Buddhist Festivals in India


buddhist-festival

Buddhist festivals of India are no exception to these. Being the land of the Buddha, India celebrates all those days as festivals that mark important days in the life of the Lord. Apart from this, there are also festival days that celebrates Buddha's teaching and spiritual community.

The Buddhist festivals in India are a joyful time for the Buddhist community. It is for them a time to dance and rejoice. You can be a part of this celebration if you plan your trip to the country around the date of these festivals. This section on Buddhist Festivals tries to introduce you to all these festivals. It gives you the details of the festivals, why and how they are celebrated and also the upcoming date of that festival.

Buddh Purnima:

perhaps the most significant and revered of all the festivals that are celebrated in the Buddhist faith, it is also known as Buddha Jayanti, or Vesak, and is celebrated far and wide all across Asia, and even in parts of the western world. It is the celebration of the Buddha’s last piece of advice to his Sangha (disciples), that the Dharma (teachings) should thenceforth be regarded as their teacher, since it is the only truth not subject to the wheel of change.
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Hemis:

the Hemis festival is celebrated every year in June in the Hemis Monastery in Ladakh situated 45 km from Leh, the monastery was re-established in 1672 by the Ladakhi king Sengge Namgyal. The Hemis Festival is a 2-day long cultural extravaganza. This festival is dedicated to the birth of the sage Guru Padmasambhava venerated as the Dance Performance at Hemis Monastery representative reincarnate of Buddha.
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Ullambana:

This is a festival that strives to relieve aching souls from suffering. It is believed that on this day, the gates of Hell open, and the dead are allowed to visit their loved ones on earth. Originally, it was an Indian festival for Buddhist meant to celebrate a day of joy in the Buddha’s life, as gathered from scriptures of the time, the cause of which was the large number of his disciples that attained enlightenment during this period, that is, the seventh lunar month.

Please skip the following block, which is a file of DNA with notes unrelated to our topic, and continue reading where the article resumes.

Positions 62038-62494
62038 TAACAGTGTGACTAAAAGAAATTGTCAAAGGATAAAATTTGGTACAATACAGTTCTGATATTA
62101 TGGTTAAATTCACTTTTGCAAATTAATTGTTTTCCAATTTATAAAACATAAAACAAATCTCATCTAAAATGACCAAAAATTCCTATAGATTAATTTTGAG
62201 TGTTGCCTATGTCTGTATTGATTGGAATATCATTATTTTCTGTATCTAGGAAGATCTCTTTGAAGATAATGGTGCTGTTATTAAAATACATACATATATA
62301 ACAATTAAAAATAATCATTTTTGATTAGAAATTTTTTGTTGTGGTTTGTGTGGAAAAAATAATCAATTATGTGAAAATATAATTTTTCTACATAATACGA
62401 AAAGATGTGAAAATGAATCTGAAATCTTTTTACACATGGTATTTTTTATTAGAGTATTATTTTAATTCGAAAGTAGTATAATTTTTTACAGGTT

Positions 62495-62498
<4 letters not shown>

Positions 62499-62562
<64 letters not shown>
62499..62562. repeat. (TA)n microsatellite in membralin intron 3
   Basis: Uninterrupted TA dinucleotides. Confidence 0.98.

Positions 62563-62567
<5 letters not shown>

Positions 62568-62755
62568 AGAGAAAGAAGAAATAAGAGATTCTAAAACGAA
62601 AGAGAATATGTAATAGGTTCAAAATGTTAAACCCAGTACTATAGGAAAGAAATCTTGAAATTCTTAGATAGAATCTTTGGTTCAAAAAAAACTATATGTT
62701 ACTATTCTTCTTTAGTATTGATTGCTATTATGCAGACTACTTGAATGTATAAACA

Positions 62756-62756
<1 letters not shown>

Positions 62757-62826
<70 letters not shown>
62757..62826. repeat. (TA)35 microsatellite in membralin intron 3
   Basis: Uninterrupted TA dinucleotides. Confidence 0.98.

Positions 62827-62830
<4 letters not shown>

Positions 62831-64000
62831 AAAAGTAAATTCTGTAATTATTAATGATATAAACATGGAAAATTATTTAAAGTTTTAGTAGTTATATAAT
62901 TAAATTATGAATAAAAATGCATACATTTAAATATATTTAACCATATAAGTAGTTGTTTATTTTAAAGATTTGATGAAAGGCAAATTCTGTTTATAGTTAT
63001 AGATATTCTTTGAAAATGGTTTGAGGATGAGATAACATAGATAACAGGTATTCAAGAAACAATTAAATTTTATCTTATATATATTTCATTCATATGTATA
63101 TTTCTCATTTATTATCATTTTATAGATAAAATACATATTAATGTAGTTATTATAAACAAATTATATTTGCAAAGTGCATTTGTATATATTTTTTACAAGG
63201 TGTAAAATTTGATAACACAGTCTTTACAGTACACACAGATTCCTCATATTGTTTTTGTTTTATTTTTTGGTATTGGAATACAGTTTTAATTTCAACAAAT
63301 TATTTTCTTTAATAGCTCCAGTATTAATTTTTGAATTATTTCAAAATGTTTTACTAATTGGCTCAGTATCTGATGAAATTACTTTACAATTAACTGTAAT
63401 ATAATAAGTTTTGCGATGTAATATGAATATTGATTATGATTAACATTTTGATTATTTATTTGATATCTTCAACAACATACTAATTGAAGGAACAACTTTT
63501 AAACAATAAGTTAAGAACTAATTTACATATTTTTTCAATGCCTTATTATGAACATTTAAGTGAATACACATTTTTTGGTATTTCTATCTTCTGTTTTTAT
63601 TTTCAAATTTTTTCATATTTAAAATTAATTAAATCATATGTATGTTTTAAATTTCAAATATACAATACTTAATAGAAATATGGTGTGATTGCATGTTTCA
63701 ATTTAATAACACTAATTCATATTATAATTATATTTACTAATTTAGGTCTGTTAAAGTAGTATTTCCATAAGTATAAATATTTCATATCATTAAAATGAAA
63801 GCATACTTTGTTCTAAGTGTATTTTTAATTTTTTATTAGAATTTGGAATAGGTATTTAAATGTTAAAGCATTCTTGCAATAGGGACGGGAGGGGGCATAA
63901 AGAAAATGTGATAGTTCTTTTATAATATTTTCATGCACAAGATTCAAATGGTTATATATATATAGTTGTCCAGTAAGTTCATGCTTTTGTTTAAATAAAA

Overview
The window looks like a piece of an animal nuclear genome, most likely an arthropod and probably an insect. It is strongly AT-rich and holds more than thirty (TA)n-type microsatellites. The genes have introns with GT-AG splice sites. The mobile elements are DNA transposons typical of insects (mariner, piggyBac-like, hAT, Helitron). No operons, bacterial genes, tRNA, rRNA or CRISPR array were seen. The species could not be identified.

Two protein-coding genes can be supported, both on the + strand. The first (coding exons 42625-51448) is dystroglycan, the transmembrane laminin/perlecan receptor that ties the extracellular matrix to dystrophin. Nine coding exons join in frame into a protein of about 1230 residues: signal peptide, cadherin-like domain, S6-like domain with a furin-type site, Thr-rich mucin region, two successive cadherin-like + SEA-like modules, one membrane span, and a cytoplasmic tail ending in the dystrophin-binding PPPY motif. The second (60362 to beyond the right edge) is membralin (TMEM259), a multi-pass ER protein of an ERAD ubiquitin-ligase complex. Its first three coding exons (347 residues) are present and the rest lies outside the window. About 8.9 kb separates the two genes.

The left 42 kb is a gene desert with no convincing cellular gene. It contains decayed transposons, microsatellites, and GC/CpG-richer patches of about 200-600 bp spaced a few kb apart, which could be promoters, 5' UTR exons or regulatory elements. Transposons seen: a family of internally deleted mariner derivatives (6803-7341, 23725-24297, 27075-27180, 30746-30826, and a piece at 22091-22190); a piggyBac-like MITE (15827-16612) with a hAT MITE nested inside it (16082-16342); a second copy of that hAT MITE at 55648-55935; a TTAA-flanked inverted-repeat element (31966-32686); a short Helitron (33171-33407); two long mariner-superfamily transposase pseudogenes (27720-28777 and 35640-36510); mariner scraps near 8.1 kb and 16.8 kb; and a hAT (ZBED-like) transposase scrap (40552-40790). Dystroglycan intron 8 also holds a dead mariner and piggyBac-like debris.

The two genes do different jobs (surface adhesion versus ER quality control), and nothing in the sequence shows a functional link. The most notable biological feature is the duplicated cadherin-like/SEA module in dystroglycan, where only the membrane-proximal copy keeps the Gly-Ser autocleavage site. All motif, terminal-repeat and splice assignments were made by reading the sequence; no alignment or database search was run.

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Losar:

Although the celebration of Losar is largely a Tibetan tradition to bring in the New Year, and predates Buddhism, it is generally believed that during the reign of the ninth king of Tibet, King Pude Gungyal, it underwent a permutation to become an annual Buddhist festival. Some believes that - In ancient times when the peach tree was in blossom, it was considered as the starting of a new year for them. As per Tibetan calendar in 1027 A.D. the first day of the first month came to be fixed as the day of New Year .
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Asalha Day:

this is the day when the Buddha delivered what may well be referred to as his first sermon in Sarnath . Sarnath is about 12 KM far from Varanasi. It was given to a gathering of five friends, and is widely believed to have established the foundation of Buddhist teaching.
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Sangha Day/Magha Puja:

Sangha Day is a day in the month of February that is dedicated to honouring the Sangha, or the disciples of the faith. After the three month meditation which saw the enlightenment of many disciples and left the Buddha highly pleased, he arrived at the city of Rajagaha. Seeing how his arrival in the city was unprecedented, the gathering of over 1200 arahats (high priests) to pay him respect was also entirely unprecedented and spontaneous.
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Buddhist Tourist Pilgrimage in India

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